On popular demand, I will try to write this blog in English, even though I’d rather not. Maybe I’ll slip back to Swedish when I get tired of misspelling everything, but that is a different story, to tell on another blog.
Well, let me tell you about Seeth-Ekholt, and the trip to get there and back.
We started up Friday morning early (me and Eli sent thoughts of thanks to my mother-in-law for babysitting Isolde the whole weekend), and went over the bridge to Denmark. The trip to Rödby, Denmark, went smooth as a whistle, and we went by ferry to Puttgarden. On German soil we stopped to buy alcohol (that’s an old Swedish tradition – all Swedes buy alcohol in Germany, as much as they can possibly carry), and then we were off towards Seeth-Ekholt again. After a couple of mishaps I was personally responsible for, we were finally able to roll up to the camp site, about 1600 hours. A few of the other groups had already arrived, and we started to make camp. Before long, we had a place for doing the dishes, along with a hole for waste. Our three tents went up, and were furnished with straw until we had made cozy beds. A pavise shield put on four stakes forced into the ground became our table, and a handful of chests were our benches. A great camp, in short.
People were becoming hungry, and even though the excellent people of Historia Peregrini were cooking as fast as they could, it was clear that the food shouldn’t be ready for some time. We therefore decided to dispatch a foraging patrol. Me and Lunkan left camp and went to the nearby Elmshorn to shop groceries. We started by getting ourselves some bread. We bought a huge loaf weighing in at 2,7 kilos – by far the biggest hunk of bread I have ever seen. In addition we bought some lovely pasties with strawberries and vanilla cream. We loaded it all in the car, and went back to shop. We bought sausages (three different kinds), two kinds of cheese, a load of different weissbier, and some small stuff, like spice, sour cream and the like. In short, we loaded up for a feast.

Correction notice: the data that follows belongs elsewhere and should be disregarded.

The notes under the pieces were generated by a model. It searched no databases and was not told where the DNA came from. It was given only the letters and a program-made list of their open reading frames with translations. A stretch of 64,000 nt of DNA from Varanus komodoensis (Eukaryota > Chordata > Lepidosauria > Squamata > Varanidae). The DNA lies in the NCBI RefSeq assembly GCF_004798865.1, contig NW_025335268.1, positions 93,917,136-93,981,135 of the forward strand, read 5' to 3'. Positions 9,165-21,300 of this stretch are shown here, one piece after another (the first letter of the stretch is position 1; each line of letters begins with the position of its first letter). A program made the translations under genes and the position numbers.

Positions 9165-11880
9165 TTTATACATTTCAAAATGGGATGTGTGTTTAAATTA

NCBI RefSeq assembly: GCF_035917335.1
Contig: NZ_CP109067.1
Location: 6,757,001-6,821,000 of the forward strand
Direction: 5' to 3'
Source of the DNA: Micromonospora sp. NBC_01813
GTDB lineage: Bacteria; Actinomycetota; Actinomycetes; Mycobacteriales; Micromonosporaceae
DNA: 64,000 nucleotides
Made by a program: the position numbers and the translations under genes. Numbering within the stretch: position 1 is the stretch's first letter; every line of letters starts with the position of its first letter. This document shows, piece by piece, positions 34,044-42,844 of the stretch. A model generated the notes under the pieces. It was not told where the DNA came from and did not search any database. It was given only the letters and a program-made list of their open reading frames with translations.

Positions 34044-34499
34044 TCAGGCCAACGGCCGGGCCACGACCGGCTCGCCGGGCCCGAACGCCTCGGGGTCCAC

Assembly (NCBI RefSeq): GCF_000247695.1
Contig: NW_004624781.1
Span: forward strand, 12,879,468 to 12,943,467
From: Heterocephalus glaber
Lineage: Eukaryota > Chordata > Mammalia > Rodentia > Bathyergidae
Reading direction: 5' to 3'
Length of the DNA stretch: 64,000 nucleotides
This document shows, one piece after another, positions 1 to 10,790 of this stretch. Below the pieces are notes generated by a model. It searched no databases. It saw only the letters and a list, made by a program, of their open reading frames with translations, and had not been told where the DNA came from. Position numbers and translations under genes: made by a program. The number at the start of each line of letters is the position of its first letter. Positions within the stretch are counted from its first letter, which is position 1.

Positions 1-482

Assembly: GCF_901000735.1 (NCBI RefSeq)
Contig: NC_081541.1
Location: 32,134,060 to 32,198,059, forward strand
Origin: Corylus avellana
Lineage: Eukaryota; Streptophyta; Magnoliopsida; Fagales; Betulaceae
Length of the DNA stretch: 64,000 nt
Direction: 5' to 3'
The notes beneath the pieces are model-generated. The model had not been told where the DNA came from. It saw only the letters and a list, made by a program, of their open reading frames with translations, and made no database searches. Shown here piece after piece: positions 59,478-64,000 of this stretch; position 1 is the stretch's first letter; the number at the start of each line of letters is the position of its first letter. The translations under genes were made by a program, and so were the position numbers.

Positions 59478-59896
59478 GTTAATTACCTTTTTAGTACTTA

As we came back, we fed the dogs the pasties – and there was much rejoyce! Somebody even took a photo of them. When spirits where higher, we started to cook a bit of food, and as the evening was rolling in on us, we could serve smoked mackerel, sausages (some of them were fresh – not cooked or spiced, but a raw meat product! I spiced them up with loads of thyme, salt, cardamom, black pepper and salt, boiled them half-ready and then fried them – and they were glorious!), cheese, bread, beer, sauerkraut, wine cooked cabbage, mead and wine.
By this time, some of our friends had started arriving. Kyra, from Bürgerliches Leben um 1400, came over to keep us company, along with Nijso, Bertus and Laurens from Deventer Burgerscap (we were a bit disappointed that none of the girls joined). Soon Lorentz from Elvelüüt Hamborch and some of the guys from MiM (Mensch im Mittelalter) also joined. Lorentz had his laptop with him, and we could watch his excellent film from Morimondo, Italy. It became a quite pleasant evening, with a couple of drinks, good friends, lots of laugh and enough food to go around.
The mist started to whirl and twirl around our legs and our shoulders, and finally it was time to go to bed. The moon shone eerily and beautiful when I went up to have myself a piss in the early morning hours. It was hauntingly hidden behind the almost solid barriers of heavy fog. I stood watching for a bit, until the chilly air drove me back to Elisabeth and the warmth of our bed. I felt very much alive as I closed my eyes and went back to sleep.